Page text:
The Old Continent automakers involved in the developing electric car segment have been toting some brisk charging times for their future vehicles and now we know why – because of the Ultra-E project.
A consortium of private companies and the “Connecting Europe Facility” of the European Union are behind the launch of the project and the network will involve 25 charging points that link Holland, Belgium, Germany, and Austria. While the project is indeed spanning across more than one country – which is uncommon – the most important aspect is the capability of the chargers, which should be up to 350 kWh, more than double what Tesla’s Superchargers can deliver today and no less than seven times more than your standard European charger.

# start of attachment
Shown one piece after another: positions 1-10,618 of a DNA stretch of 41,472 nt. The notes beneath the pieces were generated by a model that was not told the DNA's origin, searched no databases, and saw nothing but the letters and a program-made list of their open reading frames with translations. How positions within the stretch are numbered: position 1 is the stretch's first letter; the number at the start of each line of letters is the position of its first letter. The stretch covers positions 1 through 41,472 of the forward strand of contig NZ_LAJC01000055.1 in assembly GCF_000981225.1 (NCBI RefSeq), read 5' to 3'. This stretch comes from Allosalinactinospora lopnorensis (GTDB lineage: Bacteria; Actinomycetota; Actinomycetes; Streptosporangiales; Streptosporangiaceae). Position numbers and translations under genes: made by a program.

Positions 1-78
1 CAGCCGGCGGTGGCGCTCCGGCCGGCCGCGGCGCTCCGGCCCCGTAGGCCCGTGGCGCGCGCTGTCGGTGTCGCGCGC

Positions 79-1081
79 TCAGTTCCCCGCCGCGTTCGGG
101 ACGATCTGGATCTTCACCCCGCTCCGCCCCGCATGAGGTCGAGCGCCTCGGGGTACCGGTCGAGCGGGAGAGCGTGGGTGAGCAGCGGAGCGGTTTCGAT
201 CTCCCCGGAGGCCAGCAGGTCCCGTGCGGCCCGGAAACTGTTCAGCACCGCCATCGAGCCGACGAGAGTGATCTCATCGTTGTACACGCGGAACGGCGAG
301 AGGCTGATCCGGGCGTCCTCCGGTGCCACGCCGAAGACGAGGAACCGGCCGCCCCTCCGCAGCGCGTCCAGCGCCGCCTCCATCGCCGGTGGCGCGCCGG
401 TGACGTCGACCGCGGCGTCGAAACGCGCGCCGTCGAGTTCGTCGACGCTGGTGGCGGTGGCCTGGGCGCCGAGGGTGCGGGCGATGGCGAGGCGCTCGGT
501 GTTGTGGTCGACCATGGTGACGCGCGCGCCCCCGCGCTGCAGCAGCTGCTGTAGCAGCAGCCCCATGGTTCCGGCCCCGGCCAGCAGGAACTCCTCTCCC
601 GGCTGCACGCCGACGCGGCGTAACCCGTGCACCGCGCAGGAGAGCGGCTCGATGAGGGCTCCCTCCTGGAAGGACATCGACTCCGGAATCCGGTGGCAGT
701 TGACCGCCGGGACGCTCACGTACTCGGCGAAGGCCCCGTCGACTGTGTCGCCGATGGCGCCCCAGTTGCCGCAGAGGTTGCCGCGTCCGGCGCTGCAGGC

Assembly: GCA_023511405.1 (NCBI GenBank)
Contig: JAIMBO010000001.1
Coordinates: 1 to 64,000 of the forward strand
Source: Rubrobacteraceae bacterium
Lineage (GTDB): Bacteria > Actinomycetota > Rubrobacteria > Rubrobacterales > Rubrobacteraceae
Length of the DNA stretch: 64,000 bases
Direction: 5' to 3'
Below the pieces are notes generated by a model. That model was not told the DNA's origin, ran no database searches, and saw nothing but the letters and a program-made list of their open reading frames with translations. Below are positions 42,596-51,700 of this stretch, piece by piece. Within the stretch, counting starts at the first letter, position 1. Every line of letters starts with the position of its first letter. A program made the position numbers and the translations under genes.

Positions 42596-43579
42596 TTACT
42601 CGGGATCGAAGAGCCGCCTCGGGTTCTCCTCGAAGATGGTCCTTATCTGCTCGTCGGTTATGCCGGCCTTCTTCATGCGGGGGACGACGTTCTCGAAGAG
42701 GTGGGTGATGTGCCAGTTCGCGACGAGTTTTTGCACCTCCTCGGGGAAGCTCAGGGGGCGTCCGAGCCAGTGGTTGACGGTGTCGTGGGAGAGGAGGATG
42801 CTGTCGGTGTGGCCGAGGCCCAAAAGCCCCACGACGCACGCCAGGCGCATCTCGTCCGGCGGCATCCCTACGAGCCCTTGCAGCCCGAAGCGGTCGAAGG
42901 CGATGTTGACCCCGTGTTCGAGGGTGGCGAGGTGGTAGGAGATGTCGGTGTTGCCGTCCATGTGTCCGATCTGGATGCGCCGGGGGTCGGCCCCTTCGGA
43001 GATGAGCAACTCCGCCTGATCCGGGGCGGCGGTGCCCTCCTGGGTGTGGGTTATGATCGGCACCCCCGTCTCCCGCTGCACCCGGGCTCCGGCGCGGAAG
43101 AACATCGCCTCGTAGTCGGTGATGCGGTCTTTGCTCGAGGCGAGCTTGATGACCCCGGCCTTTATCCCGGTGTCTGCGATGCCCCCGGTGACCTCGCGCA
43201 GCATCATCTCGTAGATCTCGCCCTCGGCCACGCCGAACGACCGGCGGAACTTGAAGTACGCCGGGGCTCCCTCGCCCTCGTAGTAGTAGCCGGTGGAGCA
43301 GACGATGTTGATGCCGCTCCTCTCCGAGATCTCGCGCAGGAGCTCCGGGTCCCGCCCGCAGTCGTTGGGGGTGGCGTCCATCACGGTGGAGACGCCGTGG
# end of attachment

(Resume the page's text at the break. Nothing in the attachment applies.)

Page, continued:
Naturally, there is still no electric vehicle that can cope with this tremendous charging capability – capped by Tesla’s ability to take in 120 kWh – but we’re expecting the members of the Ultra-E project, such as Audi, BMW or Renault to fully take advantage of this new standard. For example, Volkswagen and Porsche have both hinted their batteries could be recharged to full or almost full in as little as 15 minutes – so long distance electric travel would stop being so time-consuming. The cost of the project has been estimated at about 3 million Euro ($14.3 million), with the European Union providing half.